I advise you to follow the sample maximization method (figure 1) whenever possible, stating that all samples (or as many as possible) should be analyzed for a given gene in the same run. This sample maximization strategy does not suffer from induced technical (run-to-run) variation between samples (as all samples are measured in the same run for a particular gene), and therefore does not require inter-run calibration to be performed. Since reference genes, independently of the other assays, quantify the relative concentration of nucleic acids between samples there is no need to repeat the measurement of the reference genes in every run. In conclusion, there is no need for the reference gene(s) to be measured in the same plate as the gene of interest.
In other words, it is perfectly okay to normalize a gene of interest measured by a hydrolysis probe on qPCR instrument X with a reference gene measured by SYBR Green I on qPCR instrument Y. If you, like most of RT-qPCR users, are interested in relative quantification, then you only need to make sure that all samples are treated equally; it is okay however to measure genes differently.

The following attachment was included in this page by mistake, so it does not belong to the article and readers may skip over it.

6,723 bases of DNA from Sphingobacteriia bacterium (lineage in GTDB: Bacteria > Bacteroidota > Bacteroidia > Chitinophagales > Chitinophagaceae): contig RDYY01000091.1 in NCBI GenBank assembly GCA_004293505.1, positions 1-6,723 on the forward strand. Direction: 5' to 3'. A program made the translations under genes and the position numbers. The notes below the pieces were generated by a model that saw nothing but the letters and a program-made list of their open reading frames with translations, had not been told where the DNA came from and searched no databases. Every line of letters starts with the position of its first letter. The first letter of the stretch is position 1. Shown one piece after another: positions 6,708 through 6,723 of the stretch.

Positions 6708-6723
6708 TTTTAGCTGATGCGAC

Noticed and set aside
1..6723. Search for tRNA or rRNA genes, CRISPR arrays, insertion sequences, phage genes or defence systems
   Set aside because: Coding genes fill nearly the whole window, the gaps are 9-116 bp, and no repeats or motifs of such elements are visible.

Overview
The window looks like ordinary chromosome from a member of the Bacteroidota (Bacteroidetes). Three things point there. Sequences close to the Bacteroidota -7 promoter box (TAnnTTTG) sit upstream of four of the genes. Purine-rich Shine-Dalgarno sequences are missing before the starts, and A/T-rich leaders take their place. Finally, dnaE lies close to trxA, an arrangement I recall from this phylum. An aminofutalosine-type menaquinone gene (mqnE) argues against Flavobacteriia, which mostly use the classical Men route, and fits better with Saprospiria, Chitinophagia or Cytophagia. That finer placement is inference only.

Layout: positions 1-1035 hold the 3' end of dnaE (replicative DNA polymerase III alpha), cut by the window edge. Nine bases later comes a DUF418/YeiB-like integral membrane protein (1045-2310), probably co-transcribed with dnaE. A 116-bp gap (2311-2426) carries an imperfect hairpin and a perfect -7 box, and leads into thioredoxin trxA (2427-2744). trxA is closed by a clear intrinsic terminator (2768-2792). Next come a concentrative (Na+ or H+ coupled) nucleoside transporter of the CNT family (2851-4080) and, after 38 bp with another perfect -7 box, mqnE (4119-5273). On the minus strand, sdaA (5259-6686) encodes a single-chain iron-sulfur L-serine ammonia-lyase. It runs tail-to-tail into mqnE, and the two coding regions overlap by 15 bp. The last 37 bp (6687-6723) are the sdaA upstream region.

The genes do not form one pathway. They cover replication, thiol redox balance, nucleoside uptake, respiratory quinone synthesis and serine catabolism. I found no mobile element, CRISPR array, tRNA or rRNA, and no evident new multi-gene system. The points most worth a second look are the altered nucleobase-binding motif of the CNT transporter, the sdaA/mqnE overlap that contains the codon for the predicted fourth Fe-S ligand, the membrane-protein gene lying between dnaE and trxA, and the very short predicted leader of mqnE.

4. A good reference gene does not have to be expressed at the same level as the gene of interest
This general misconception probably stems from the era when researchers where performing Northern blots and wanted to detect the expression level of both the gene of interest and reference gene in one exposure. However, with RT-qPCR having the capacity to measure gene expression levels with a very wide linear dynamic range of quantification, there is no need that the reference genes have similar expression levels as the genes of interest. There is only one requirement to adhere for a reference gene, i.e. that it is stably expressed.
Figure 1: Sample maximization (left) versus gene maximization (right) run setup strategies for an experiment with
- 11 samples (S1-S11)
- 1 negative control (W)
- 6 genes (3 genes of interest (GOI)
- 3 reference genes (REF)), all measured in duplicate